Tears filled my eyes as we prayed over the first few verses of Psalm 13:
“How long, O Lord? Will you forget me forever?
How long will you hide your face from me?”
I’m not sure that I have ever felt the pain of waiting on the Lord quite like I did in 2020.
Backing up a little bit, my last year of college was one of the sweetest seasons I have ever known. It was full of adventure, sweet friendships, redemption, and an abundance of laughter and joy. But as the leaves began to change and spring turned into summer, the Lord led me into a new and different kind of season- one that would deepen my dependence on Him and challenge me in many ways.
This new season felt dry and empty. I spent more time by myself than I probably ever have. I spent a lot of my time wrestling with the Lord and waiting on Him- asking Him to heal wounds, asking Him to take away the loneliness, asking Him why He wasn’t moving in certain areas of my life- areas that I had been pleading with Him to move in for several years but had heard nothing, and I began asking Him to heal the world of the pandemic and the injustices that had become increasingly more evident and more heartbreaking. I wanted to be angry with Him because I wasn’t hearing anything back and because I felt like I didn’t have the strength to wait any longer. But the Lord remained patient and gentle with me, giving me an even clearer picture of His goodness as I saw my rebellious heart up against His mercy and steadfastness. I began to seek the Lord with more fervency, and as I felt Him meet me there, I knew that He was doing something good in me, even if I didn’t like how it felt in the moment.
One of my favorite stories in the Bible is the story of Jesus raising Lazarus from the dead. My favorite part though, is not actually the resurrection but what happened before it, when Jesus arrives late and Mary falls at His feet weeping because she had just lost her brother. John writes, “When Jesus saw her weeping, and the Jews who had come with her also weeping, he was deeply moved in his spirit and greatly troubled. And he said, “Where have you laid him?” They said to him, “Lord, come and see.” Jesus wept. So the Jews said, “see how he loved him!” (John 11:32-36).
“When Jesus saw her weeping…he was deeply moved in his spirit and greatly troubled.”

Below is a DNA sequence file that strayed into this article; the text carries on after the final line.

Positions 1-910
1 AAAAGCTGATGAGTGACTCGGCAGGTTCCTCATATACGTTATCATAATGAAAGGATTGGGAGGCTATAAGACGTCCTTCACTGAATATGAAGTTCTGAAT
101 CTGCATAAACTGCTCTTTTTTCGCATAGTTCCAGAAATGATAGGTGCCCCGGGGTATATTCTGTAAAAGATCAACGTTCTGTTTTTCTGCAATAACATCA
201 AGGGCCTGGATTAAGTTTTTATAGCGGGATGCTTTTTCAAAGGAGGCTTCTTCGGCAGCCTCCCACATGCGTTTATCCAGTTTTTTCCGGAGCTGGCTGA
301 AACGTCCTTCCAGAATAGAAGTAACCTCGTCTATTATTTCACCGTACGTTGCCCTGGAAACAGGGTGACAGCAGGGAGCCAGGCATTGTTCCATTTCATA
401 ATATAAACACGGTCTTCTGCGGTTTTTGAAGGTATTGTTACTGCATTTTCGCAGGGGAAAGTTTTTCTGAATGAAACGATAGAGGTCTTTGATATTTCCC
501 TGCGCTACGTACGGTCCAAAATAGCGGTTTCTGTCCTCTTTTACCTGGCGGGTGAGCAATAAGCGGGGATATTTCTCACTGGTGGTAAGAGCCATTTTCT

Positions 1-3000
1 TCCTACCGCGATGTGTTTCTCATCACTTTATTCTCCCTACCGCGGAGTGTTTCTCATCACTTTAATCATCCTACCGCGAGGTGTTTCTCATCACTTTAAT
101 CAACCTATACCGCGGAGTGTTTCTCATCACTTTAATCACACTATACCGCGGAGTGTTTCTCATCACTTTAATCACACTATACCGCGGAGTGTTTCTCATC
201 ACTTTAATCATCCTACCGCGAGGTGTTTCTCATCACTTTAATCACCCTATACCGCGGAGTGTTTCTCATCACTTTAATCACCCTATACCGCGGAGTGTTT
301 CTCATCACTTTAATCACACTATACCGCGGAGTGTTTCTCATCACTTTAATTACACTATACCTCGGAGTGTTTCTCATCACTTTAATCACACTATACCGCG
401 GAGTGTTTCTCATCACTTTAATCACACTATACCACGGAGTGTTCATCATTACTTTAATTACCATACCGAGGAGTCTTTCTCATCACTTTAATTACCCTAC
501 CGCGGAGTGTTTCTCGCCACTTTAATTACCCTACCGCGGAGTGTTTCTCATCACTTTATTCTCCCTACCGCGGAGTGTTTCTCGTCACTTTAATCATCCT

This Mary who had “chosen what was better” (Luke 10:42), the Mary who had poured out her love and adoration at Jesus’ feet- this Mary now moved His heart once again. Jesus wept because she wept.
I can’t even imagine though, what this must have been like for her. The frustration and anger that she must have felt towards Jesus for not getting there sooner… “Lord, if you had been here, my brother would not have died.” Her brother would not have died…I mean that’s huge. I do not even want to pretend like I understand what she must have been feeling here, but on a much smaller scale, I do resonate with her response. There have been times when I too, have felt frustrated or impatient with Jesus because He’s not answering my prayers as fast as I would like Him to, or because the pain is lingering even while I’m asking Him to take it away. The silence, lack of movement in areas where I’m asking Him to move, and seemingly lack of urgency from the Lord can sometimes feel hurtful.
But can you imagine what it must have done for Mary’s faith and for her relationship with Jesus as He began to weep with her? I think about times in my own life when someone has tangibly met me with this kind of compassion. The way that my trust, love and gratefulness for this person deepens as I see the way they care for me in a vulnerable moment.
As much as we despise the waiting, it was Jesus’ delayed response that allowed her to see and experience how deeply He cared for her. In the in-between, she saw His kind and compassionate eyes- these eyes that began to fill with tears at the sight of her pain.
I know this to be true for me, too. It’s in these long stretches of waiting- when the wound is not yet healed, when the prayer is not yet answered, when I’m asking the Lord for deliverance but it has not yet come- it’s here when I really get to know the person of Jesus. It’s here where I have learned of His eyes that see me and where I have known Him as a safe place and a refuge. It’s here where I first discovered His compassionate, tender and gracious heart towards me, and His strong shoulders that are always available to lean on. It’s the hurt that causes me to run to Him whole-heartedly and it’s the empty spaces that lead me into begging Him to draw near.